I asked how, after 15 years of ‘belonging’ to record labels, she felt about going it alone. ‘I’ve been giving to much of myself to far too many people for much too long. Since having a baby, my whole approach to live has changed. Apart from having a larger body and feeling physically and spiritually more powerful, the levelling experience of childbirth has given me the confidence to ask for my time to be paid for. I don’t think twice about turning things down if the fee isn’t right! I’ve also realized that having the wrong management can stop people reaching me. I’ve just sacked my fourth manager and the liberation was fantastic! How can anyone represent me if they don’t really know me? I’ve set up my own label and my own back catalogue – I’m on the Madonna trip and I’m not going to give it back! Live performances are where I’m at my best – my album Blue Valentine, Live at Ronnie Scott’s is so representative of my voice at its best, although I’m very excited about another album which will be out next year and uses more unusual percussion to create loops alongside layers of my vocals.’

One of the most engaging features of Morris’ vocal style is how she interacts rhythmically with her band. Listen to how figures of wordless, pulsating triplets fire like bullets between herself and her percussionist. She fuses her love of Ronald Isley, Marvin Gaye and Stevie Wonder with the bluesy sandpapered timbres of Janis Joplin and tom Waits. She can also cover the entire baritone range down to an eerie-sounding bottom F.

Her appearances at Ronnie Scott’s are as subversive as they are inspired – just as the Friday night crowd is dancing to Harold Melvin’s ‘Wake Up Everybody’, an original song, ‘Blind Old Friends’, depicting the jealous rage of an ex-lover who gouges out the eyes on old photos, stuns the crowd to silence. We’ve all felt this way. This is real. This is no pretty jazz canary. Please listen. This is 21st-century blues.

Although Sarah Vaughan and Bessie Smith are also big influences on her style (her take on Nina Simone’s ‘Don’t Smoke in Bed’ is heartstopping), Morris is forever chasing the musical Zeitgeist, citing the rumble and tumble of Morcheeba and the beautiful lyricism of Moloko as current favourites. What advice would she give young singers? ‘I’ve recently been asked to contribute to a popular music course at a local college. I went in fully admitting that I was a trained actress, not a trained singer, and used this theatrical background. I got great results from the students and we were soon experimenting with sound and body movement and the power of creating an atmosphere, totally a cappella. Also as a songwriter myself, I found that the students’ voices flourished more when they sang their own stories rather than doing Beatles covers. My newest path is definitely my own compositions and collaborations. Although interpreting jazz standards and re-inventing old rock tunes has been very exciting, singing my own songs has given me the confidence to truly sing from the soul.’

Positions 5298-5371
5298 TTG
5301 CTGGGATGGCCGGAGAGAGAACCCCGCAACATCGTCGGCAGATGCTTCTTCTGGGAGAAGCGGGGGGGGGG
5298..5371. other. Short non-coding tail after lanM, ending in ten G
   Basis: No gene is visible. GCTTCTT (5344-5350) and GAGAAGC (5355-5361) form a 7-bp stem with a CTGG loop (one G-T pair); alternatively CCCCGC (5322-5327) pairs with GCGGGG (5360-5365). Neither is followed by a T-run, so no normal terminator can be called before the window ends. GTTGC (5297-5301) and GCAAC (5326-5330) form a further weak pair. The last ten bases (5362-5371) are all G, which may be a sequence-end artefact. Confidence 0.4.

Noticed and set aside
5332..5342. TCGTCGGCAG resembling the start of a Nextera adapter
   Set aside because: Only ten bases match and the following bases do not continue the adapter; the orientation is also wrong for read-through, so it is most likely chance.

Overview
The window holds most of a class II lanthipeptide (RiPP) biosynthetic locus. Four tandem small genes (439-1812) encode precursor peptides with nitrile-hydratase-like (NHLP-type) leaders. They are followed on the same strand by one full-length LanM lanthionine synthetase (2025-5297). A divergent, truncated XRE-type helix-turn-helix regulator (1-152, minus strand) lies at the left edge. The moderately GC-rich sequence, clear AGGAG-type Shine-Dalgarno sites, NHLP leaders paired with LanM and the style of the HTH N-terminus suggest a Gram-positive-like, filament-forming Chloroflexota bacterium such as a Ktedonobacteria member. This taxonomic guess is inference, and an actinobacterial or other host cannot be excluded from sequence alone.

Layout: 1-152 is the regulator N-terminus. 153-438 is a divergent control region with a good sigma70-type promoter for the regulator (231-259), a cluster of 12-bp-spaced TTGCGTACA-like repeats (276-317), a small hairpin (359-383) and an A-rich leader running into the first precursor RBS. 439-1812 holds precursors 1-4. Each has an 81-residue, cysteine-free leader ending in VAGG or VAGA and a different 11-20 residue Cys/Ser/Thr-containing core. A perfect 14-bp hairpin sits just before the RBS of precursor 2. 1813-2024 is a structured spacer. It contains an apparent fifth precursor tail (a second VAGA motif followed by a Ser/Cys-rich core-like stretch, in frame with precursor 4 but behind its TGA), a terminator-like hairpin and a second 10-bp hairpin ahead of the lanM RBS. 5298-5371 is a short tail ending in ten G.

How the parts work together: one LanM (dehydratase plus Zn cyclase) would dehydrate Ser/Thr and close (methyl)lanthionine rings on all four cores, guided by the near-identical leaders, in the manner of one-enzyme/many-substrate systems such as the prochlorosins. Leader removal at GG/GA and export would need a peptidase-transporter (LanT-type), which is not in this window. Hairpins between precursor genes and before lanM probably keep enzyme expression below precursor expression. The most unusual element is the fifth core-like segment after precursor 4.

Like Björk, Morris has combined theatre and film with music. Some years ago, her nightmarish Sprechgesang won rave reviews in The Sleep, an opera by the English composer Jeremy Peyton Jones. Equally, her Polly in The Beggar’s Opera won her a best actress award. It is engaging that these occasional music theatre outings never reduce her solo shows to lounge cabaret. Morris always lets the abstract shine through – more Juliette Greco than Julie London.

A fascinating side to Morris’ career is her mega-star status in Italy and Greece. Does this bother her – going from the huge concert halls of Rome and Rimini to the Vortex, in North London? ‘No, not at all. I love the enormity of a stadium as much as the intimacy of the Vortex or Ronnie’s. I probably flourish more in the smaller venues because I like to see people’s faces and I like them to see me, warts ‘n’ all! Also, the smaller venues let the humour and irony through. There’s a danger aspect, which I love. Because my musicians are not on retainers, I’m often forced to compromise and use a smaller band while they go off with a huge ‘signed’ band. I’ve been reduced to just bass and voice on one occasion and it was a creative shove in yet another direction.’

Always pushing and extending her barriers, never trying to be contemporaneous or hip; always looking for new vocal expression, never a tourist, never pastiche, always exciting, Sarah Jane Morris is an English treasure and one of our best exports. There are plans of her signing to a US label, but as long as there are clubs and halls in this country, you can catch this powerful, disturbing, soulful, often hilariously funny performer at her favourite best — live … and uncensored. The angel has risen!